Warning signs of alcoholism include the consumption of increasing amounts of alcohol and frequent intoxication, preoccupation with drinking to the exclusion of other activities, promises to quit drinking and failure to keep those promises, the inability to remember what was said or done while drinking (colloquially known as “blackouts”), personality changes associated with drinking, denial or the making of excuses for drinking, the refusal to admit excessive drinking, dysfunction or other problems at work or school, the loss of interest in personal appearance or hygiene, marital and economic problems, and the complaint of poor health, with loss of appetite, respiratory infections, or increased anxiety.
Prescription misuse has been defined differently and rather inconsistently based on status of drug prescription, the uses without a prescription, intentional use to achieve intoxicating effects, route of administration, co-ingestion with alcohol, and the presence or absence of dependence symptoms. Chronic use of certain substances leads to a change in the central nervous system known as a ‘tolerance’ to the medicine such that more of the substance is needed in order to produce desired effects. With some substances, such as stopping smoking can cause withdrawal symptoms to occur, but this is highly dependent on the specific substance in question.
Severe anxiety and depression are commonly induced by sustained alcohol abuse, which in most cases abates with prolonged abstinence. Even sustained moderate alcohol use may increase anxiety and depression levels in some individuals. In most cases these drug induced psychiatric disorders fade away with prolonged abstinence.
The ICD, DSM and CCMD list promiscuity as a prevalent and problematic symptom for Borderline Personality Disorder. Individuals with this diagnosis sometimes engage in sexual behaviors that can appear out of control, distressing the individual or attracting negative reactions from others. There is therefore a risk that a person presenting with sex addiction, may in fact be suffering from Borderline Personality Disorder. This may lead to inappropriate or incomplete treatment.
Problem gambling is an urge to gamble continuously despite harmful negative consequences or a desire to stop. Problem gambling is often defined by whether harm is experienced by the gambler or others, rather than by the gambler’s behaviour. Severe problem gambling may be diagnosed as clinical pathological gambling if the gambler meets certain criteria. Pathological gambling is a common disorder that is associated with both social and family costs.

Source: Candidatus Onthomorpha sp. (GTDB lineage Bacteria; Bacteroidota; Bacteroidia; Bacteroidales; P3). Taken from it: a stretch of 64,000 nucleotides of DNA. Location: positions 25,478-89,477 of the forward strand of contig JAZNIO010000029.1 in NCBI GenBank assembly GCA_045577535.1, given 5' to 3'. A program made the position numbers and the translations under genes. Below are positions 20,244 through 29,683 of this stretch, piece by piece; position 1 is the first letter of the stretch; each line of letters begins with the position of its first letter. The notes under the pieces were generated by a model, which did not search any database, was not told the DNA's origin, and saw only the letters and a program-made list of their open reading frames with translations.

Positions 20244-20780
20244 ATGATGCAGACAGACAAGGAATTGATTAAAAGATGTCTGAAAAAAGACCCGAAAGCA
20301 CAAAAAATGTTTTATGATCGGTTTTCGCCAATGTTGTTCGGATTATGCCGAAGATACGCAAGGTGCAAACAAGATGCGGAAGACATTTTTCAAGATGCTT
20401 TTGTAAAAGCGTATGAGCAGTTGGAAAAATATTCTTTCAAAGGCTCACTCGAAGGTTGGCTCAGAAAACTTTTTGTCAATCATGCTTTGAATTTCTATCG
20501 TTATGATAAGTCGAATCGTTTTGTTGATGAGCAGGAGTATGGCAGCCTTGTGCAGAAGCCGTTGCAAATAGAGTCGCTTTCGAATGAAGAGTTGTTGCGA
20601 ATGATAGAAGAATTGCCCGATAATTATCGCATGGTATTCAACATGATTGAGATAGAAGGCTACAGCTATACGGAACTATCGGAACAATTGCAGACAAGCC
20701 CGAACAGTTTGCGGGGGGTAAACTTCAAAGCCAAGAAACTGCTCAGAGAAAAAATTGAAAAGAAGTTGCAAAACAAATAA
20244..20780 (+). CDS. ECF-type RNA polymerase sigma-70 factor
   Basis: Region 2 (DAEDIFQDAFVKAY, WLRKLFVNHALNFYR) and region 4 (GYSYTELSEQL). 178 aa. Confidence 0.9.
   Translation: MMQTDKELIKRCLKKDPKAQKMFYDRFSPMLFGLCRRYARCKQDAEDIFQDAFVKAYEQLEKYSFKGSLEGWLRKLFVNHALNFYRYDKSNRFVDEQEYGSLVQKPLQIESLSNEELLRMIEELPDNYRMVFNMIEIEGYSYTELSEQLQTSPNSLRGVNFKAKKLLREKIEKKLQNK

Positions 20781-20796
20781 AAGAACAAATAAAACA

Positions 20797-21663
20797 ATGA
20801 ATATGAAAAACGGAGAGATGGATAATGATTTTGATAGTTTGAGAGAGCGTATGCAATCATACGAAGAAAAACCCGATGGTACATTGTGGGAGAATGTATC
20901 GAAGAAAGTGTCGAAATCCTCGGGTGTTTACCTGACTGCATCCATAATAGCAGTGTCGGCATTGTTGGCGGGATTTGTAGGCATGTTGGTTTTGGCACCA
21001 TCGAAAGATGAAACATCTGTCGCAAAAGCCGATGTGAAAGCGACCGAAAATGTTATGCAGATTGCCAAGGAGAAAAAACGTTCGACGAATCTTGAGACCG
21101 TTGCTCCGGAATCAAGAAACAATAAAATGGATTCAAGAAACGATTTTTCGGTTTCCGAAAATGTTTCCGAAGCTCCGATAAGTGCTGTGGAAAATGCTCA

In areas that have enacted self-exclusion policies, an individual who is aware that they suffer from a gambling problem can voluntarily request that their name be added to the self-exclusion list. If their application is accepted, the person in question becomes legally banned from all participating casinos within the self-exclusion coverage area. Both land based and online casinos recruit gaming compliance staff to ensure that both the law and the spirit of the law is followed to protect players. If a person who has been added to the self-exclusion list enters or attempts to enter a casino that participates in the self-exclusion program, they can be arrested and charged with trespassing. In addition, any chips, tokens, credits or other winnings in their possession at the time of arrest can be confiscated or invalidated.
It is up to you to stick to your self-exclusion agreement, but if you try to gamble during that time the gambling business should take reasonable steps to prevent you from doing so. Once you have made a self-exclusion agreement, the gambling company must close your account and return any money in your account to you. It must also remove your name and details from any marketing databases it uses.
“Cold turkey” is a colloquial term indicating abrupt withdrawal from an addictive drug, and in this context indicates sudden and complete cessation of all nicotine use. In three studies, it was the quitting method cited by 76%, 85%, or 88% of long-term successful quitters. In a large British study of ex-smokers in the 1980s, before the advent of pharmacotherapy, 53% of the ex-smokers said that it was “not at all difficult” to stop, 27% said it was “fairly difficult”, and the remaining 20% found it very difficult. Studies have found that two-thirds of recent quitters reported using the cold turkey method and found it helpful.